Viewing page 59 of 171
It looks like you're using a mobile device. We recommend using a physical keyboard for transcription entry.
-4- I remember little about the remaining ten days or so that I stayed with Battery C. I was sent out to drill gun crews, and was rather shocked to find that the 7th Field Artillery regiment was still using the drill manual that had been composed some decades earlier for the now obsolete American 3-inch gun. The division had then been in France for 8 months. It had French guns. The commands laid down in the ritual for aiming, loading and firing the 3-inch gun simply did not fit the 75. I cannot now remember the sequence of commands that led up to the firing of either the 3-inch or the 75. I do remember that the gunners of Battery C, as I called out the commands from the old 3-inch manual, had to make certain meaningless movements of the hands at a certain stage; and that they had at certain stages to carry out procedures not called for in the manual. The 75 had parts that were absent from the 3-inch gun. The French of course had their own appropriate manual for drill with the 75. All we needed to do was to translate and adopt it. That we had done at Saumur. But the West Pointers who ran our brigade, from General Summerall on down, had been trained in the 3-inch manual. Like the old time religion, it was good enough for them. But most of our enlisted men were recruits who had joined the division since it came to France. To my mind we were just making things needlessly complicated for them. But there was nothing I could do. Once during that time I was Officer of the Day on the occasion of a formal guard mount. I don't know whether the army still has formal guard mounts, but in those days you had to have one once a week. It was a traditional ceremony, as rigid in its ritual as a high mass and even more elaborate. The leading parts were taken by me and by an old-timer of a sergeant. I could see that he was watching me closely, expecting and perhaps hoping that I would blow my lines. But that was the kind of thing Sands had loved, and he had drilled us in it rather thoroughly. Somewhere around January 20th I went to battalion headquarters on some now-forgotten errands. On the bulletin board I saw a notice that artillery and infantry officers, up to and including the rank of captain, were wanted for detached service with the aviation branch of the army signal corps. Anyone wanting to apply could just leave his name with the adjutant. ^[[Love, Dad]]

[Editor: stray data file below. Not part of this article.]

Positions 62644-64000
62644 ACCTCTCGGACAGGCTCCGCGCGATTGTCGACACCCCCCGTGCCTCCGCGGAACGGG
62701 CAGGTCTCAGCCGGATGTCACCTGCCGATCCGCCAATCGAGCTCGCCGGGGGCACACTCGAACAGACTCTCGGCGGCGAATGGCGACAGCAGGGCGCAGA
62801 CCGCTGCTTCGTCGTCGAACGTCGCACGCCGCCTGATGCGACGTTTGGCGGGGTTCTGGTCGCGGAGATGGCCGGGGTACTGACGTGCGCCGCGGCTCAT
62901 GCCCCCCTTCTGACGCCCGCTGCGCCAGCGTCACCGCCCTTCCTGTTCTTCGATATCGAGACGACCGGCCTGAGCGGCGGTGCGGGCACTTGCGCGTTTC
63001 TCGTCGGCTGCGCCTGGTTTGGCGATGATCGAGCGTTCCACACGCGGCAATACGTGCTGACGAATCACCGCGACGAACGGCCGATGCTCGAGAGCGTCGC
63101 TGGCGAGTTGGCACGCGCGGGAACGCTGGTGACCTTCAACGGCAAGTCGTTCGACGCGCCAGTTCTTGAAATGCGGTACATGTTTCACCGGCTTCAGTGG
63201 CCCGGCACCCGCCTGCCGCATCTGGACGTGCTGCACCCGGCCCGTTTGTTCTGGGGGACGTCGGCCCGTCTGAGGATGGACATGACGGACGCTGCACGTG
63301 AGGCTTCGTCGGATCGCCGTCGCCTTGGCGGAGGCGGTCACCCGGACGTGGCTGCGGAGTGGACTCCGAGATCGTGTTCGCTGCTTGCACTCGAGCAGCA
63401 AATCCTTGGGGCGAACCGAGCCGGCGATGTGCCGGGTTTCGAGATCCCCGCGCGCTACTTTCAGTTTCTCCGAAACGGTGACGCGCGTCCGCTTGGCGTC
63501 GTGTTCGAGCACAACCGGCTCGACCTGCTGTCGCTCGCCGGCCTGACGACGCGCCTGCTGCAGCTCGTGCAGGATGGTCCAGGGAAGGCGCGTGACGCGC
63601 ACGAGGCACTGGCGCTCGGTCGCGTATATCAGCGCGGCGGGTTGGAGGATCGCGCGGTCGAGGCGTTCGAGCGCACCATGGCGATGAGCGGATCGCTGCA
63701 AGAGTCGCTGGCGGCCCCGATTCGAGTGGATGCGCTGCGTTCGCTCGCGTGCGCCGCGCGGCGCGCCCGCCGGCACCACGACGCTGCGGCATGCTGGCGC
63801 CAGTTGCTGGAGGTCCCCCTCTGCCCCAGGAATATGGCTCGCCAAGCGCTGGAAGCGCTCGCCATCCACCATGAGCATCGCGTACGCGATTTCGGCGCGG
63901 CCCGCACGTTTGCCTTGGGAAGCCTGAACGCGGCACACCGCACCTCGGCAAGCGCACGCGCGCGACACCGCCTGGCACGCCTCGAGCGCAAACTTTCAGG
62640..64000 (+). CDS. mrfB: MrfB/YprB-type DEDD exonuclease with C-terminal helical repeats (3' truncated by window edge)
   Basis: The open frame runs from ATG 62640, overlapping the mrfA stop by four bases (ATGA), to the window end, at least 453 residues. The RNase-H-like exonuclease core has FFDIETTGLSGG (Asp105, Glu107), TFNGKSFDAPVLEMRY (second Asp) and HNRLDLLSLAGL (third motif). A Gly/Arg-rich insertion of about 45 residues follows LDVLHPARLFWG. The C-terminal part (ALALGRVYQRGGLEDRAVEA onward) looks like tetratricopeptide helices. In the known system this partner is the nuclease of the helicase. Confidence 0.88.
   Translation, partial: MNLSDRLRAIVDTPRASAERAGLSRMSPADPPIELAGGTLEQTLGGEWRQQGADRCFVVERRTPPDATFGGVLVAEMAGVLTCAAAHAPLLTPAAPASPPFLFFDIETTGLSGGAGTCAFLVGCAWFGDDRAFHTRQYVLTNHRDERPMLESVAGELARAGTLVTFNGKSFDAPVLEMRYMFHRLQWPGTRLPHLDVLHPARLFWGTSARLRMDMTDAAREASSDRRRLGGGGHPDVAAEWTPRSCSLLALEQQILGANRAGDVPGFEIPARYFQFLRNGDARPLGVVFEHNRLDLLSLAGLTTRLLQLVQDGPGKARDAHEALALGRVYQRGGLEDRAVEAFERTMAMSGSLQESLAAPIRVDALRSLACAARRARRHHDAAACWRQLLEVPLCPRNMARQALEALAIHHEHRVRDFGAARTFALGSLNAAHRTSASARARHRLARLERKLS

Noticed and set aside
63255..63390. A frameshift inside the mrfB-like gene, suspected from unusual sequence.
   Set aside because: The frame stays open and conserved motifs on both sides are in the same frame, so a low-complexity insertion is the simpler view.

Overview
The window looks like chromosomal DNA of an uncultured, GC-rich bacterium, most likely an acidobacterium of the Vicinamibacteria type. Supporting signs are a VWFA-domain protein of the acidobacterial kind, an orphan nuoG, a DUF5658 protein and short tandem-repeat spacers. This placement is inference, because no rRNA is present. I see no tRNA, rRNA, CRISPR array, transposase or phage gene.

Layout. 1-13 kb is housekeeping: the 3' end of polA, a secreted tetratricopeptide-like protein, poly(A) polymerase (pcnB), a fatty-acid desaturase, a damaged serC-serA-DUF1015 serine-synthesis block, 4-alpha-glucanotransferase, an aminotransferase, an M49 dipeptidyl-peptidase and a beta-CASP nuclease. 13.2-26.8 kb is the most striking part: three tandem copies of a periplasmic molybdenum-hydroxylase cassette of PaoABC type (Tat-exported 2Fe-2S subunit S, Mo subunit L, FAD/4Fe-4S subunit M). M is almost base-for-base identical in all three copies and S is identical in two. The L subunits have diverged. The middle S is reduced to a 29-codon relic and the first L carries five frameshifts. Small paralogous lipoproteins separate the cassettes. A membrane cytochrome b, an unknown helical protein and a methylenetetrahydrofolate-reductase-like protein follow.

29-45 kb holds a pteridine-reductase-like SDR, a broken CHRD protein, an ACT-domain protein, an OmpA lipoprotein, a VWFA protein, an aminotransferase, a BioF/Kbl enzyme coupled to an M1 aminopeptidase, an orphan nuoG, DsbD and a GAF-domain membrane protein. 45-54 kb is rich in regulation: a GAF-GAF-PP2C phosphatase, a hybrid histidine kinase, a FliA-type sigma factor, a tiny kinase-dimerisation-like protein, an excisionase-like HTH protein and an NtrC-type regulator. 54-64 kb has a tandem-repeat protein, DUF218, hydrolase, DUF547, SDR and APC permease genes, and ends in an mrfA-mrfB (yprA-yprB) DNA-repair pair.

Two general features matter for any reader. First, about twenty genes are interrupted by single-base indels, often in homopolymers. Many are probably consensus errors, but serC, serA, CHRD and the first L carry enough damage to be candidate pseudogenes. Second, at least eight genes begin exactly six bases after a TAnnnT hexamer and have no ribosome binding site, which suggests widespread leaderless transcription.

Please note that the language and terminology used in this collection reflects the context and culture of the time of its creation, and may include culturally sensitive information. As an historical document, its contents may be at odds with contemporary views and terminology. The information within this collection does not reflect the views of the Smithsonian Institution, but is available in its original form to facilitate research. For questions or comments regarding sensitive content, access, and use related to this collection, please contact firstname.lastname@example.org.